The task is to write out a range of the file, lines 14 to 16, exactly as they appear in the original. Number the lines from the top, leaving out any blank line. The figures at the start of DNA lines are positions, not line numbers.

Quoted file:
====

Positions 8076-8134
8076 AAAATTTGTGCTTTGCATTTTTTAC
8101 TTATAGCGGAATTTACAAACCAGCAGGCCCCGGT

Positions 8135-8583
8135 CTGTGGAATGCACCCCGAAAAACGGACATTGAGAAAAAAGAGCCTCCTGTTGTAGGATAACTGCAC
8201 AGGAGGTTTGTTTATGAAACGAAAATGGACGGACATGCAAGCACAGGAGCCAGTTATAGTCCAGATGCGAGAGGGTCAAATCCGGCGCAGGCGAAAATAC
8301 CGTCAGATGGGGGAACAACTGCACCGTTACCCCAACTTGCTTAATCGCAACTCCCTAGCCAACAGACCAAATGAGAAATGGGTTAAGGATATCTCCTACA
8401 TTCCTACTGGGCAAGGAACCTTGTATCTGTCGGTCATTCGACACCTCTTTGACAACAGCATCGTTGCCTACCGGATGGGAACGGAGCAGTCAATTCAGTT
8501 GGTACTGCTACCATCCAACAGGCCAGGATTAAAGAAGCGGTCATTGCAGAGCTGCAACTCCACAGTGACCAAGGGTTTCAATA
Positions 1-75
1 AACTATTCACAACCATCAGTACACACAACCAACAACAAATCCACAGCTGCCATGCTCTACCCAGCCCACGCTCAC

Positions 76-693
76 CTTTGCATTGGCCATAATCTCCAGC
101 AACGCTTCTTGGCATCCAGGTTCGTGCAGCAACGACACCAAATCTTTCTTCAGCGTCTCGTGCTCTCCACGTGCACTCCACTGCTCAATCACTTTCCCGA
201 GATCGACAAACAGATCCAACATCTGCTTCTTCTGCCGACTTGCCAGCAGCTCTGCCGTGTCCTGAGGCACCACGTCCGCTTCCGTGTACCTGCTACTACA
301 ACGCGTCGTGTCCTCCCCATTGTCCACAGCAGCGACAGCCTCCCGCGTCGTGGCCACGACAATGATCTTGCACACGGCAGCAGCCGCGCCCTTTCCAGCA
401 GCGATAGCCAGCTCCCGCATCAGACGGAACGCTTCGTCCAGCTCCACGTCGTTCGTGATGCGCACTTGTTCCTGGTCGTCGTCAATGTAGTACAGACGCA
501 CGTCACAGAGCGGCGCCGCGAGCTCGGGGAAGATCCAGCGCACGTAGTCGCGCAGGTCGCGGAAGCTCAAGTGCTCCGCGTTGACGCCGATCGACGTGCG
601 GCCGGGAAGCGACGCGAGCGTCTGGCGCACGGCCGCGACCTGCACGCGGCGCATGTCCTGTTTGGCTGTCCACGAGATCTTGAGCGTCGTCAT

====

101 AACGCTTCTTGGCATCCAGGTTCGTGCAGCAACGACACCAAATCTTTCTTCAGCGTCTCGTGCTCTCCACGTGCACTCCACTGCTCAATCACTTTCCCGA
201 GATCGACAAACAGATCCAACATCTGCTTCTTCTGCCGACTTGCCAGCAGCTCTGCCGTGTCCTGAGGCACCACGTCCGCTTCCGTGTACCTGCTACTACA
301 ACGCGTCGTGTCCTCCCCATTGTCCACAGCAGCGACAGCCTCCCGCGTCGTGGCCACGACAATGATCTTGCACACGGCAGCAGCCGCGCCCTTTCCAGCA